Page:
You take school seriously, study hard and get good grades ... except for that one class. You just don't see eye to eye with the teacher -- but it doesn't mean your studies have to suffer.
Bad teachers do exist. Whether they're burned out, dispassionate or just distracted with personal issues, sometimes educators don't give it their all, but more often than not, so-called "bad teaching" is simply a personality conflict in disguise.
"The classroom is a stage on which real life is played out," says psychologist Susan Carol Jones, author of "The Greatest Job on Earth: Extraordinary Parenting." "Students will not click with everyone, yet teens need to adjust, as they will be dealing with this for the rest of their lives. As adults, they will be dealing with demanding and unreasonable people throughout their academic and working careers."
In fact, learning how to deal with difficult people may be the most important lesson gained from a bad student-teacher match, according to Jeff Londraville, author of "The Filter: Unclog the Negativity That Is Preventing You From Having a Wonderful Life." "There is always a lesson from the experience," he explains. "The lesson is to learn to deal with difficult people, to learn that not everyone views the world through the same lens. The quicker this is understood the quicker the student will become wiser than the teacher."
Learn to adapt now and you'll be ahead of the pack. Embrace the experience as an opportunity to practice your people skills. Think of it as preparation for college and beyond.
Most teachers are eager to help students become successful, so give the teacher a chance to see where you're coming from and adjust his/her approach accordingly.
"Most often, these issues can be resolved with a mature conversation between the teacher and student," says teacher Susan Kruger, author of "SOAR Study Skills." "As a dedicated teacher, I can tell you that 90 percent of my colleagues are caring, conscientious professionals who will make many sacrifices to reach every student."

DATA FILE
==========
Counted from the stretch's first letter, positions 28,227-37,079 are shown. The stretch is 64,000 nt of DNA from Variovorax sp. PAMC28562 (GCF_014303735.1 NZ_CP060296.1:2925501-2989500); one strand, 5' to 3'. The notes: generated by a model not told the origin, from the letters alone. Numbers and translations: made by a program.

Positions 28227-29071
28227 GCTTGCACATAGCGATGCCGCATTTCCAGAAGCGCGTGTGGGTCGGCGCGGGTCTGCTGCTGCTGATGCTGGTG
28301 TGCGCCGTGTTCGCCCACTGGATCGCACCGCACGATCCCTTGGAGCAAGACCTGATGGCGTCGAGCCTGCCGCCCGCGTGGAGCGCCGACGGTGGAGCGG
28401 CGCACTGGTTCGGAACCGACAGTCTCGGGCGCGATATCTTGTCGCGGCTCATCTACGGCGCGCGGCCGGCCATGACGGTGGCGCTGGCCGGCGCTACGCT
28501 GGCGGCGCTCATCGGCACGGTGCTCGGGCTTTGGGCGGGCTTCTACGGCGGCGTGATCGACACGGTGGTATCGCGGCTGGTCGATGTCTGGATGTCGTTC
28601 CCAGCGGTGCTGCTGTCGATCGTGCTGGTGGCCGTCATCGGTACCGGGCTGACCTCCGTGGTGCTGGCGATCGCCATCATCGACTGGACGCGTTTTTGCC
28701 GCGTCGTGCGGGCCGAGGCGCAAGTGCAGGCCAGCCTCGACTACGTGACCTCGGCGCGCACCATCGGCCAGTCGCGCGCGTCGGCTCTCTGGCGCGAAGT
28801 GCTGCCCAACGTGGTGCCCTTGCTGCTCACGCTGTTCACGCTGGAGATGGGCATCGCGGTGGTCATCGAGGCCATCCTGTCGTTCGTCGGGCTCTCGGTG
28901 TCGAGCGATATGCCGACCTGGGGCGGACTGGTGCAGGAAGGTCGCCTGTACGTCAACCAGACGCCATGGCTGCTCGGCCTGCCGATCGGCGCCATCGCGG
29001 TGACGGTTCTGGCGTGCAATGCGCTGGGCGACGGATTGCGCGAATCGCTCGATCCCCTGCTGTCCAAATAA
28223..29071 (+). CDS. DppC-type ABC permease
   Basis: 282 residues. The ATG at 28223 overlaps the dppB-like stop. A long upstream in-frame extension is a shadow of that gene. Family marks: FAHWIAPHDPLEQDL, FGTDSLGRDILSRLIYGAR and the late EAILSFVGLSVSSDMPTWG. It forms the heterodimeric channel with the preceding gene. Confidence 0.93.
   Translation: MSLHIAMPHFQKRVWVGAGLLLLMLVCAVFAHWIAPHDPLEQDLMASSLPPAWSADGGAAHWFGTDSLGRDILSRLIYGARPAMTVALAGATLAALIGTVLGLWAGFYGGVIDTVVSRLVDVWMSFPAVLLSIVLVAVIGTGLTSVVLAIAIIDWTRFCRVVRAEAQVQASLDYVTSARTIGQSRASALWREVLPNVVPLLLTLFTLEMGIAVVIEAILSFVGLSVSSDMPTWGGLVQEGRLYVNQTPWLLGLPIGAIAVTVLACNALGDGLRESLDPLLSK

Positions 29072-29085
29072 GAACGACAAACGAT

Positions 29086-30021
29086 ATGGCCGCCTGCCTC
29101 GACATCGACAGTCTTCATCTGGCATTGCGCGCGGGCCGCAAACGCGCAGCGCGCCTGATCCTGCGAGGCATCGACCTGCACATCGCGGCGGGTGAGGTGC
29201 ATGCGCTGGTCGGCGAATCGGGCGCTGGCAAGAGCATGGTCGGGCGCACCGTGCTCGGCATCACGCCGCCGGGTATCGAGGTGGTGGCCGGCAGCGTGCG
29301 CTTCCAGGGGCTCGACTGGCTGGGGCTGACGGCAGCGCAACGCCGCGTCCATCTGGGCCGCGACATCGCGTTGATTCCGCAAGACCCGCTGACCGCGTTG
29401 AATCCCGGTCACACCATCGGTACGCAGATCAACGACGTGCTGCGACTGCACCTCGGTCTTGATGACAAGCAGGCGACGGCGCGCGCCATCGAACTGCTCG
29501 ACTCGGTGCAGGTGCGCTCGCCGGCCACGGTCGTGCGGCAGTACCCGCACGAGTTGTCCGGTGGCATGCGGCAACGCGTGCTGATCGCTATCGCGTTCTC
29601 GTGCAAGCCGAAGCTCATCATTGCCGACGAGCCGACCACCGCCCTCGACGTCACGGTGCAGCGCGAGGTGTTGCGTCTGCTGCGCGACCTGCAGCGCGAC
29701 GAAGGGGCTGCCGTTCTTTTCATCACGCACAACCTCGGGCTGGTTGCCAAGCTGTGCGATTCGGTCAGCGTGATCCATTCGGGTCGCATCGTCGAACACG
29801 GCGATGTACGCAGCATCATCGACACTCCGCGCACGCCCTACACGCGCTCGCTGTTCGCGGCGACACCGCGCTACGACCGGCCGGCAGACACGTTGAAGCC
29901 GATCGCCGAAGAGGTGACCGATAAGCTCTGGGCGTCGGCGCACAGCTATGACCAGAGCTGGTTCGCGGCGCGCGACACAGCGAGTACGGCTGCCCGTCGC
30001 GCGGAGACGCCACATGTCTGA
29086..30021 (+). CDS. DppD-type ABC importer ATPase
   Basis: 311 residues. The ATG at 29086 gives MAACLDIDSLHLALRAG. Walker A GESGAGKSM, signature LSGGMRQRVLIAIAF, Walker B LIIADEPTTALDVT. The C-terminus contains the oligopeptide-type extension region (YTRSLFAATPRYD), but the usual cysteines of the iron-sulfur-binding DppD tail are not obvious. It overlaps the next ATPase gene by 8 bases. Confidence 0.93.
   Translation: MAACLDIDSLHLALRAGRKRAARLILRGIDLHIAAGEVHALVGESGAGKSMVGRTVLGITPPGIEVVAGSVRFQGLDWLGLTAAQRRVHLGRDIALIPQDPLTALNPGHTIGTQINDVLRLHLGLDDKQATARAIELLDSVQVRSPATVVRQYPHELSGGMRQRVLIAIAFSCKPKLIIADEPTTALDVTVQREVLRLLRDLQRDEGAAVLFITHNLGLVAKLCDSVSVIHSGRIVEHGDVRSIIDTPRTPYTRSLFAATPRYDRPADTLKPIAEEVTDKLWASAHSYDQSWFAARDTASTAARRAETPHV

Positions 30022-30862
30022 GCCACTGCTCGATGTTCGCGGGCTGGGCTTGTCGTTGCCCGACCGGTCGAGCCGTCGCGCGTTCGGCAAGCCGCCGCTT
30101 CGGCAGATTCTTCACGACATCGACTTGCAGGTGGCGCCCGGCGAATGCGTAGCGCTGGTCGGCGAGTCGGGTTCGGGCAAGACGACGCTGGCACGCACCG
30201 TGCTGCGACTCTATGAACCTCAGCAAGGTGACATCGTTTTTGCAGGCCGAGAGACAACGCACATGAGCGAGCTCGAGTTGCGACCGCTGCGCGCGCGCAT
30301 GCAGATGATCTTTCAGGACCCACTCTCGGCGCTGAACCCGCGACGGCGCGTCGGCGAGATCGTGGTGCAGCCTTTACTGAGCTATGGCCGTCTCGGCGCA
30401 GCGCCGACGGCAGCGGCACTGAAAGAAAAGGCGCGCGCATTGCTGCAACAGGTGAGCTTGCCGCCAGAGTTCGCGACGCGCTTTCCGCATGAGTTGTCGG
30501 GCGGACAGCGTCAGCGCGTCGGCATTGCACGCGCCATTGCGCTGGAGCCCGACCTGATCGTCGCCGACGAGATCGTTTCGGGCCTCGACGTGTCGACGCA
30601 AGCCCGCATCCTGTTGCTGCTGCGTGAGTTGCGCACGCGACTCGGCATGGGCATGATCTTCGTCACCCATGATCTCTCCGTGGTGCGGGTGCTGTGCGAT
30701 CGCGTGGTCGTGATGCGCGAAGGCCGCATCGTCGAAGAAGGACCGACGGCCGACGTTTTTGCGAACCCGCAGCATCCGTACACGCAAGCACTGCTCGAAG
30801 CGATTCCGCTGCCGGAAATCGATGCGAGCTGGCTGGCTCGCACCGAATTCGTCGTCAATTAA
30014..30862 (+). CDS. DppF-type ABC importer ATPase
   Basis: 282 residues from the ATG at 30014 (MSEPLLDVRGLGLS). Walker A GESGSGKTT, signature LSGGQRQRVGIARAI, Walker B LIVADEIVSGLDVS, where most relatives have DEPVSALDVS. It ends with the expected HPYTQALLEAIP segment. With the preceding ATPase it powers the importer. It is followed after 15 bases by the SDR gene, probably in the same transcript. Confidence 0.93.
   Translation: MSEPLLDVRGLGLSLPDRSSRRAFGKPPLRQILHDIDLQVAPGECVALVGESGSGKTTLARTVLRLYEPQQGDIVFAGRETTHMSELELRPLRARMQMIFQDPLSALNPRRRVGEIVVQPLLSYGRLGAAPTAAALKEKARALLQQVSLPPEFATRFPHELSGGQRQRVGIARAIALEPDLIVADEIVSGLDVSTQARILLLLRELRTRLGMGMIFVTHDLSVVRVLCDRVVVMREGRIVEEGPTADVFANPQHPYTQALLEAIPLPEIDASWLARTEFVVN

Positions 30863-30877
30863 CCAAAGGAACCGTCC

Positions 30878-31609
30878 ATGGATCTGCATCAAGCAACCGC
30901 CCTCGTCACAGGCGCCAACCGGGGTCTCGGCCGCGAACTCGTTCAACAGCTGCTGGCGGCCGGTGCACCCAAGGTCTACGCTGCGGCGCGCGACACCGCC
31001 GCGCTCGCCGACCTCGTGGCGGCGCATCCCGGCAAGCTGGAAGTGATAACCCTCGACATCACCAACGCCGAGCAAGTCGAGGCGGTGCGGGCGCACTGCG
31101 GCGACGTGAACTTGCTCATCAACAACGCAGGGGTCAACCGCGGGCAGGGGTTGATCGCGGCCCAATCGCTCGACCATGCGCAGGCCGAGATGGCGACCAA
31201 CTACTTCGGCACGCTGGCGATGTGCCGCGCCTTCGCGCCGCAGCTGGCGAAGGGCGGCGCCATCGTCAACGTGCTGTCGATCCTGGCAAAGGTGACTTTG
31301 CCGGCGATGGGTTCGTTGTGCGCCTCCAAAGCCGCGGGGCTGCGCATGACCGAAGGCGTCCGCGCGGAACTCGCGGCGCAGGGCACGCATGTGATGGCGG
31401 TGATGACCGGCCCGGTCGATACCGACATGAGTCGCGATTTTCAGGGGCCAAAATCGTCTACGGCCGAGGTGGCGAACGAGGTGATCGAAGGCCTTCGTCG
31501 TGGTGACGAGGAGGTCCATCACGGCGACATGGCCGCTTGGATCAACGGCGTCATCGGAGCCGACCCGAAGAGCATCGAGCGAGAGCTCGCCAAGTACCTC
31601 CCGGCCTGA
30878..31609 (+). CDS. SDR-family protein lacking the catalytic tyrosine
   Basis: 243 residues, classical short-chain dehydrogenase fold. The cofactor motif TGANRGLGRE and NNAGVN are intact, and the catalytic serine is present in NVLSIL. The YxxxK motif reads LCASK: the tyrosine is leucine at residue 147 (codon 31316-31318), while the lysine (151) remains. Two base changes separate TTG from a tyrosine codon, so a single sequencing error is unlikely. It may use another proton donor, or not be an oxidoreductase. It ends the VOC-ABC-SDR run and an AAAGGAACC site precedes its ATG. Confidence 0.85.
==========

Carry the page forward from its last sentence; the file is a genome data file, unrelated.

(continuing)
When talking with your teacher, steer clear of accusatory or confrontational language. Be sincere and respectful. Focus on getting the information you need and coming up with a plan that works for both of you.
"This conflict in the classroom is a good opportunity for students to speak up and let others know how they feel," Jones says. "As long as what they are saying is appropriate and sincere, this open honesty should not be misconstrued as hurtful or destructive or bring about negative consequences."
*FOCUS ON THE MATERIAL
You don't have to like the teacher -- and the teacher doesn't have to like you -- but you do have to do the work, so aim for a great performance. Focus on the subject matter rather than the presentation, and give it your all.
"Strive to demonstrate academic knowledge despite the conflict," Jones says. "It's not about who is right or wrong. What matters in the real world is doing your best."
Make every effort to keep up with your work. Turn in assignments on time; study for exams; read the textbook.
"If you cannot connect with the teacher, do your best to get the information from the textbook. This is exactly what you will have to do in college, so now is a good time to start," Kruger says.
If you don't understand the material, ask questions. Nonconfrontational inquiries are part of the learning process.
If you still are having trouble, create a study group. Chances are you aren't the only one having a difficult time. Just be sure you use the study sessions to study, not to complain about the course. Focusing on the negative will only make the experience more unbearable.
"Don't let one teacher ruin your track record. Remind yourself that you only have that teacher for one term," Kruger says. "It is important to remember that you are earning grades for yourself, not your teacher."
*KEEP YOUR COMPOSURE
Smart students don't let stress and frustration overwhelm them. You may not be able to change the teacher, but you can change your attitude toward the teacher, which goes a long way.
"Never let frustration, anger or resentment dictate the situation and be the reason for your actions and words," Londraville says.
Keep your emotions in check, and try to see things from the teacher's point of view.
"Look at it from the perspective of someone trying to teach a lesson to 25 or 30 kids, many of whom may not want to be in the classroom," Londraville says. "By doing this, you help yourself by not getting angry and gaining control by understanding."
"Unfortunately, young people often think this is a way of losing, when it actually helps them win. Remember that it is much better to be happy than right and miserable, which is a valuable lifelong lesson," he says.